Martin Luther King inspired the world by his sacrifice in Memphis 43 years ago. He was there to champion precisely the cause that has become the center of the struggle in Wisconsin.

The movement – the new labor movement – has spread like wildfire across America.

Saturday and its allies like USAction – together with public employee unions, teachers unions – and labor organizations of all shorts – organized rallies to support the workers in Wisconsin in every state capitol and most major cities. Hundreds of thousands participated.

Usually rallies like this take months of planning and require hundreds of busses to assure turn out. These rallies were organized on several days’ notice. People told their neighbors who told their neighbors. The on-line tools that have helped turbo-charge the movement for democracy in the Arab world allowed notices of rallies to go out in seconds.

The turn out was about the wide spread anger at what Governor Walker has proposed – but mainly it was because people were inspired by the resolve of the workers in Wisconsin – and the Democratic State Senators who have stood their ground.

Movements are not primarily about material self-interest. They are mainly about spiritual self-interest. They are about inspiration – about being part of something meaningful – about making history – about empowerment – about freedom.

The Obama campaign inspired millions. It engaged their hunger for meaning and purpose – for empowerment and hope. It wasn’t mainly about what they thought about Barack Obama – or what he could do for them. It was about how he made them feel about themselves – about what they themselves could achieve.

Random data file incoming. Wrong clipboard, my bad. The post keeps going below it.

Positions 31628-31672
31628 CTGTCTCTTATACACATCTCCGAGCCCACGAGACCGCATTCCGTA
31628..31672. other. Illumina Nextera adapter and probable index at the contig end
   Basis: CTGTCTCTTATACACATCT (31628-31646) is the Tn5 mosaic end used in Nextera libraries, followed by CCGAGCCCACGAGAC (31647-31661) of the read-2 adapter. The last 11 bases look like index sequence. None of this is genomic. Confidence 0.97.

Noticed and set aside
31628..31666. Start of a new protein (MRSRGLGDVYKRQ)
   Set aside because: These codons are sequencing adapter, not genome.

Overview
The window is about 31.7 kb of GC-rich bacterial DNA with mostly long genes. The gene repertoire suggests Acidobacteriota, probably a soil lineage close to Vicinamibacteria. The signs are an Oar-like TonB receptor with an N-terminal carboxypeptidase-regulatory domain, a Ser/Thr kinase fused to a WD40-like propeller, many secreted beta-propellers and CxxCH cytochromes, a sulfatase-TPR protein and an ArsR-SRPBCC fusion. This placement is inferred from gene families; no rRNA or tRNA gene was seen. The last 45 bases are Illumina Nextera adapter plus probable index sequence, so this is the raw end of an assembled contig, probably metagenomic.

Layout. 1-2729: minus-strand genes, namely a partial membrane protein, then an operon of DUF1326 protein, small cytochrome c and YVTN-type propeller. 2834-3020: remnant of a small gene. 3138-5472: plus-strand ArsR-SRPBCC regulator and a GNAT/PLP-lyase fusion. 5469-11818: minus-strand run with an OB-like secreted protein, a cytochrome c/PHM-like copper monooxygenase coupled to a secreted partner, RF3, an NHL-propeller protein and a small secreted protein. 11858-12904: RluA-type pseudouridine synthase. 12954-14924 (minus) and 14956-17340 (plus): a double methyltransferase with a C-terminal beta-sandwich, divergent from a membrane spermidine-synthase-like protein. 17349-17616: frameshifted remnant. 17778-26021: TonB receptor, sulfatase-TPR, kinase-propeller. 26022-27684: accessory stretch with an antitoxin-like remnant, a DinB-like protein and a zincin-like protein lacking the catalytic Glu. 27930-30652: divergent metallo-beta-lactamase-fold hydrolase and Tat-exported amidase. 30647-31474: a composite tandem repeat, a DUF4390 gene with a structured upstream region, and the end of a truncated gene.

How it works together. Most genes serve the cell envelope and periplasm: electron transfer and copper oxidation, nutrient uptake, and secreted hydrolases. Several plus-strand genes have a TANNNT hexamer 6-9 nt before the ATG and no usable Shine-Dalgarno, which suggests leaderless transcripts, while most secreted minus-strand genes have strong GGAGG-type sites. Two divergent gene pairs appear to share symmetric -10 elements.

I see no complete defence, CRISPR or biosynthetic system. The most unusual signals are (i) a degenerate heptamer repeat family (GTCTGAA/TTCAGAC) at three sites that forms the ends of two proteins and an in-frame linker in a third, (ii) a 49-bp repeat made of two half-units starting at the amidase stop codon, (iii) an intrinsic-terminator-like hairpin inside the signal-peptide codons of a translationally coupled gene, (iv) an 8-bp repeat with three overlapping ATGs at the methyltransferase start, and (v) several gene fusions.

In the two years since President Obama’s Inauguration, America had lost that feeling in the difficult struggle to dig out of the Great Recession and the “sausage making” of political battle in Congress.

In the last month, many Americans have found it once again.

The people in Chicago Saturday were from every ethnic group. They were veterans of the Progressive Movement and they were kids for whom this was the first experience of the feeling that comes when you’re part of something historic.

The radical right wing Republicans decided to strike now to destroy organized labor. They wanted to destroy it because it is the only institution in the country that prevents Wall Street and the largest international corporations from having their way with America. Organized labor is the only organization that can simultaneously stand up for the middle class at the bargaining table and the ballot box.

But by making their play to destroy unions they risked something that from their point of view is much worse – a reborn labor movement – one that involves labor union members – and millions of others throughout America.